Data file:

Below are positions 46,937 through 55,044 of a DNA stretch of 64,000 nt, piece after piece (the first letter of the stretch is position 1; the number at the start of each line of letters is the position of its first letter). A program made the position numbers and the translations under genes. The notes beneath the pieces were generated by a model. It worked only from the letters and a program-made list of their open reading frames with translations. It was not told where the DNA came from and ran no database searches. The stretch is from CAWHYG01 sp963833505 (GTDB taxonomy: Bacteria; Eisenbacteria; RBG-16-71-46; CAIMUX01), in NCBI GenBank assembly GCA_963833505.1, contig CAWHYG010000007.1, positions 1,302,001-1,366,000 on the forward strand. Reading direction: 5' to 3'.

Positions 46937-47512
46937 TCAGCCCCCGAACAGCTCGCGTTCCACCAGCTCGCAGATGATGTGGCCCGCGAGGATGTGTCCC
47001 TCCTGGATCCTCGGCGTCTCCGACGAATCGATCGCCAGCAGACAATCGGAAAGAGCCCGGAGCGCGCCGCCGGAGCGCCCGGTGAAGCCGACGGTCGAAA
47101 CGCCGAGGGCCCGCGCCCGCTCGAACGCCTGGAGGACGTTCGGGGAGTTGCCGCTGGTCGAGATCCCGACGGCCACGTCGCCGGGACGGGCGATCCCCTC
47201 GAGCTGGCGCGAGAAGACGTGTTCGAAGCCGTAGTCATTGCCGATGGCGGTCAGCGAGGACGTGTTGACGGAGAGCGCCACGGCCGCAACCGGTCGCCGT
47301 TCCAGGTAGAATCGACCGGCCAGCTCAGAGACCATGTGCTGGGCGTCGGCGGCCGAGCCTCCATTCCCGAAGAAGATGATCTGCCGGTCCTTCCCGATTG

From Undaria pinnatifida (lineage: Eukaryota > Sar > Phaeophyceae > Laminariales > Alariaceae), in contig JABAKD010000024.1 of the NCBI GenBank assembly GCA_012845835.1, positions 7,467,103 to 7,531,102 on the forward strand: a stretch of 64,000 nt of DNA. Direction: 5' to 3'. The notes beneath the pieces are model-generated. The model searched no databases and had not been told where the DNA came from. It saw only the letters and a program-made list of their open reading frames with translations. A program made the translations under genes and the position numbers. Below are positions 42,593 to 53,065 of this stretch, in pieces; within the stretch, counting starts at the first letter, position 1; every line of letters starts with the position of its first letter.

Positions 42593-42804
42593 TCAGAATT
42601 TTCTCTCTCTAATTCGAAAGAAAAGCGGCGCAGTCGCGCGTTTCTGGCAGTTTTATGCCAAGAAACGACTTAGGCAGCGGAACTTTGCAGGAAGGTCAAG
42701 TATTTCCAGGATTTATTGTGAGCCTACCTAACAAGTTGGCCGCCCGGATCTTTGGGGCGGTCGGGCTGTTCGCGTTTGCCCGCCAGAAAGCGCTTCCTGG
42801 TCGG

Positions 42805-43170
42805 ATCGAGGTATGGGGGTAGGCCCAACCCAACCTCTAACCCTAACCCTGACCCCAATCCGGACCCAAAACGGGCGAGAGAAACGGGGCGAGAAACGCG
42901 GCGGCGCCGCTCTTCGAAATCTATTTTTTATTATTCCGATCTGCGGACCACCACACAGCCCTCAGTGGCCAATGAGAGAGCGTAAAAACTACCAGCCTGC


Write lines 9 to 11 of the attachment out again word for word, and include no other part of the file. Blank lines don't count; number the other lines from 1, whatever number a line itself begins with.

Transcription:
Positions 42593-42804
42593 TCAGAATT
42601 TTCTCTCTCTAATTCGAAAGAAAAGCGGCGCAGTCGCGCGTTTCTGGCAGTTTTATGCCAAGAAACGACTTAGGCAGCGGAACTTTGCAGGAAGGTCAAG